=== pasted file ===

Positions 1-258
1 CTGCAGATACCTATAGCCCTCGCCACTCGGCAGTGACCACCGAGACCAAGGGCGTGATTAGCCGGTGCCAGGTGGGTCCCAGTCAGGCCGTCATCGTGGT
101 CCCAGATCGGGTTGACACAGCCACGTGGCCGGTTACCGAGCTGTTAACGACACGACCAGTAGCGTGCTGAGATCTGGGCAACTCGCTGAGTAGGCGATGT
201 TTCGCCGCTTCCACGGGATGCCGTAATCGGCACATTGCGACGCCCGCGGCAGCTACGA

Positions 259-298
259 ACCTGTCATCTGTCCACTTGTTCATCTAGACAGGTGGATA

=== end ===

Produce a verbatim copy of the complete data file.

Positions 1-258
1 CTGCAGATACCTATAGCCCTCGCCACTCGGCAGTGACCACCGAGACCAAGGGCGTGATTAGCCGGTGCCAGGTGGGTCCCAGTCAGGCCGTCATCGTGGT
101 CCCAGATCGGGTTGACACAGCCACGTGGCCGGTTACCGAGCTGTTAACGACACGACCAGTAGCGTGCTGAGATCTGGGCAACTCGCTGAGTAGGCGATGT
201 TTCGCCGCTTCCACGGGATGCCGTAATCGGCACATTGCGACGCCCGCGGCAGCTACGA

Positions 259-298
259 ACCTGTCATCTGTCCACTTGTTCATCTAGACAGGTGGATA